THEME: The Need for Obedience
This week’s lessons conclude the account of the southern and northern campaigns, and show us the necessity of committed obedience to God in all things.
In some ways, at least as his story is told to us, Joshua was not a spectacular individual. At least he did not have a lot of spectacular experiences. There were miracles, of course, but basically, Joshua was a soldier. He was told what to do, and he did it. His strength was found in that, and that kind of obedience is a great thing.
Summarizing the character of this remarkable man, Joshua 11:15 says, “As the Lord commanded His servant, Moses, so Moses commanded Joshua. And Joshua did it. He left nothing undone of all that the Lord commanded Moses.” I guess there are times in our lives when you and I would like to see the glory of God and be able to reflect that to others. And there’s a sense in which we do that as Christians. I know there are times when we like to be the channel of some miraculous thing. And maybe that can happen from time to time. But most of us are called to be Joshuas. We’re soldiers in the army of God, and we are told to do everything that God says, just as Joshua did. Wouldn’t it be a wonderful thing if that could be said of us? When we came to the end of our lives and people summed up what our lives have accomplished, wouldn’t it be wonderful if they would say of us, “That person left nothing undone of all the Lord commanded him or her to do?”
There’s an interesting feature of this that is worth pointing out. What Joshua is commended for here is not obedience to what he received from God in a very direct and supernatural way. Instead, Joshua is commended for obeying what God told Moses and Moses told him. It was a mediated assignment. The reason I say that’s important is because that’s the way we get our assignment. God doesn’t speak to us directly, but He speaks to us through the Word, having caused that to be written down by others to whom He spoke directly. So when we carry this over into our experience, we ought to be able to say, “We have left nothing undone of all the Lord commanded us to do through Moses, or David, or Isaiah, or Daniel, or Matthew, or Luke, or John, or Paul, or any other biblical writer.”
What is it that we should do? Let me suggest a few things. First, I think of that exchange that took place between Jesus and the people of His day, which is recorded in John 6. The people had seen Him do a great miracle in feeding a large multitude, and they followed Him around the lake. In the midst of their attempt at political manipulation, they did have a very pertinent question. They said to Him, “What should we do that we might do the works of God?” It’s a very interesting kind of question. That is a question that people have if they begin to think about spiritual things at all. In verses 28 and 29, Jesus replied, “This is the work of God that you might believe on Him whom He has sent.”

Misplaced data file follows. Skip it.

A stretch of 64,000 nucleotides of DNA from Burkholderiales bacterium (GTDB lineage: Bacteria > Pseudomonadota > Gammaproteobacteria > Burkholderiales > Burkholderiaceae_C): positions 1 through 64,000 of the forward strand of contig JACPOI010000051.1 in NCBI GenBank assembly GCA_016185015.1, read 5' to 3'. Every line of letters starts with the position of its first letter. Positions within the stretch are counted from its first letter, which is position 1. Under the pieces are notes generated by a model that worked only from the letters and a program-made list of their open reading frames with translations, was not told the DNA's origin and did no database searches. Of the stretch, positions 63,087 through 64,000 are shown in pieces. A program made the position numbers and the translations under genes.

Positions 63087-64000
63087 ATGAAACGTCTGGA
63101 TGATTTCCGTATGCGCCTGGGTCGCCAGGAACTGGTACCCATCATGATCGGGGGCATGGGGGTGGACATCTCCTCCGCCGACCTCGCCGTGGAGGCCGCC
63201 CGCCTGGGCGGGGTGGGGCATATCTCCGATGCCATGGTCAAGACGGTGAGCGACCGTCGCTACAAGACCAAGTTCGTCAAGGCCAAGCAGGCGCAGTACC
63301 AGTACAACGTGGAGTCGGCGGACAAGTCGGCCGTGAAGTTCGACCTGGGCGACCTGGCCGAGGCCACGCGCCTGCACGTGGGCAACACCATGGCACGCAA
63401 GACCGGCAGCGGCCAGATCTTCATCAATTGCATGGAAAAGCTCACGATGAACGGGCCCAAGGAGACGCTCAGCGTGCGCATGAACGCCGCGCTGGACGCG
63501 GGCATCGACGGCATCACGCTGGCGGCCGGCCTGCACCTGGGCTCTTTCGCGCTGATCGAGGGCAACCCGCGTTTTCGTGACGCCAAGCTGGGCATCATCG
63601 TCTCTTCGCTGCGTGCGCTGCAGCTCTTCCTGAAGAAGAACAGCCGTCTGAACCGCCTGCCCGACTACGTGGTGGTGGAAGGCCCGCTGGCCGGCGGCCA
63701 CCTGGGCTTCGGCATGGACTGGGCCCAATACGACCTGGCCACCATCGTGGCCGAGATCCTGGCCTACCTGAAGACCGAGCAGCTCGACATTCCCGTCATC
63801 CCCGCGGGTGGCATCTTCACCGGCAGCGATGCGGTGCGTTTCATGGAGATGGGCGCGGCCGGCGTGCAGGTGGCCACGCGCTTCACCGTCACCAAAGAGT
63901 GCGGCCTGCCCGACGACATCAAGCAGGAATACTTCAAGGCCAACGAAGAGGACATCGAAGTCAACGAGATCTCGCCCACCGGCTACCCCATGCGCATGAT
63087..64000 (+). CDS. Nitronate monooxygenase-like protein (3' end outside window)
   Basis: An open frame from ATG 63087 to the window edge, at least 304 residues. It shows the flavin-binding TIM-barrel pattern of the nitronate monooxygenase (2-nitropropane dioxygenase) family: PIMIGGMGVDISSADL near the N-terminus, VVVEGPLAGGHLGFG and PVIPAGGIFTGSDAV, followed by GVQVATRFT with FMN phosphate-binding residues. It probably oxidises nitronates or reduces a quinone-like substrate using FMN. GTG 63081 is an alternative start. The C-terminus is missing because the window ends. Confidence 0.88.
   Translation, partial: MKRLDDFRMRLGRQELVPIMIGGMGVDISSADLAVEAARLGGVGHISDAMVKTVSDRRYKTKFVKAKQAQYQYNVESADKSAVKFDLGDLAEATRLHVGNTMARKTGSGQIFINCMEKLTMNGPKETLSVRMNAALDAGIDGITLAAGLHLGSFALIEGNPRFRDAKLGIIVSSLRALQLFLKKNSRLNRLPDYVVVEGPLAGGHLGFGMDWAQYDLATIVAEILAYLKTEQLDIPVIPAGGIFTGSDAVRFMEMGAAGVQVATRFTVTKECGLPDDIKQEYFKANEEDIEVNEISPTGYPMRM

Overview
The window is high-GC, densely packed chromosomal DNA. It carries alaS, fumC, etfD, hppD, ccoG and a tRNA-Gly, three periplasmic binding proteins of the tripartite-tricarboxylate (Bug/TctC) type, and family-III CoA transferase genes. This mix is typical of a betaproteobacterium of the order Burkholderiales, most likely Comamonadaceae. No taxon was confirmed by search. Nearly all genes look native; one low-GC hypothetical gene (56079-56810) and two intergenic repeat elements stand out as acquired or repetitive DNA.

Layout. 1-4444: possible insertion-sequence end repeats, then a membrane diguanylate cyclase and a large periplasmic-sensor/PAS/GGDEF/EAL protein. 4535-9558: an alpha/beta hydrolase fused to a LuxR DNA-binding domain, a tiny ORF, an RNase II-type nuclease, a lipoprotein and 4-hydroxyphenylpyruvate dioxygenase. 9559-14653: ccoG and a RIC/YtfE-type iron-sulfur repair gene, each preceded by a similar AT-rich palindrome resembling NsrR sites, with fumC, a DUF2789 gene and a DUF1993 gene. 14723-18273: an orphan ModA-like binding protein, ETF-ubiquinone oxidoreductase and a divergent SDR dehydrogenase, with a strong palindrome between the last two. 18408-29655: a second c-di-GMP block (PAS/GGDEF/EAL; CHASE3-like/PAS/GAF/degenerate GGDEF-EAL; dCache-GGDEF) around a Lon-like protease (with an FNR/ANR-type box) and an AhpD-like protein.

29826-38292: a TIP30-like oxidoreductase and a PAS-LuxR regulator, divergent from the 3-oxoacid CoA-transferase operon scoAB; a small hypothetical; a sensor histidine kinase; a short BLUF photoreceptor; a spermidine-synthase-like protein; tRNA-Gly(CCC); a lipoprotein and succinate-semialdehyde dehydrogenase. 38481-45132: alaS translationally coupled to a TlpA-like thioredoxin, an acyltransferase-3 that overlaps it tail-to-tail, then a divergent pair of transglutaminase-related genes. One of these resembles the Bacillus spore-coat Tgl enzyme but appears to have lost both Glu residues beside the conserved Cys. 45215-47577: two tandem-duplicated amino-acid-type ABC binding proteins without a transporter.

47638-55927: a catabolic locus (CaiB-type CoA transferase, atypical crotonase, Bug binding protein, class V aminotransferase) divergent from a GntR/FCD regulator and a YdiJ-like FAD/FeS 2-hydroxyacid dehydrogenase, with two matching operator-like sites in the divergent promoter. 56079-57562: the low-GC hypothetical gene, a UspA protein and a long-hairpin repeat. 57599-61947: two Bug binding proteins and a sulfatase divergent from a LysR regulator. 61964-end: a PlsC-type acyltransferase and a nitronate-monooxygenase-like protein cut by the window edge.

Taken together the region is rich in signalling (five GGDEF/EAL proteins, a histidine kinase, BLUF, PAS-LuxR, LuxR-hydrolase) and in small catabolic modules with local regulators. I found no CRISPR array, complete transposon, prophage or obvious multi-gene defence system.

If you’re talking about salvation, God isn’t interested in what you can do. God is interested in what He has done in Christ. And what He calls upon you to do is believe in Jesus. Do you really believe in Jesus wholeheartedly? One thing that’s wrong with so many people that attend so many churches is that they dabble in Christianity. They look at it more or less as a seminar you attend in order to get what might be helpful in terms of your particular problem. Of course they hear about Jesus, and if you ask them if they believe that Jesus is the Son of God and the Savior, they would say that they do. But they don’t believe it enough to change their life and follow Him, which is to say that in the biblical sense they don’t believe at all. If you really believe that Jesus is the Son of God and the Savior, by that very definition you have to regard Him as the Lord whom you must follow. And if you’re not following Him, you’re not really believing that He is your Lord in a personal sense.
So, what I encourage you to do first of all is if you have heard these things and been toying with them and have not totally committed your whole life to them, then let what was said of Joshua be true of you. May you leave nothing undone of all that was required concerning belief in Jesus Christ. Make it the determination of your heart that you’re going to receive Him as your Savior and follow Him as Lord wholeheartedly, now and forever.
From the lesson, we learn what verse Dr. Boice considers to best summarize Joshua’s character. What does this verse teach that is so important?
What does Dr. Boice mean when he speaks of obedience that is a result of revelation that comes through a “mediated assignment” as opposed to revelation given directly from God? From which of these two does our obedience come?
Are there any areas in your life where you have been struggling to obey God? What steps do you need to take to change this?
If you really believe that Jesus is the Son of God and the Savior, by that very definition you have to regard Him as the Lord whom you must follow. And if you’re not following Him, you’re not really believing that He is your Lord in a personal sense.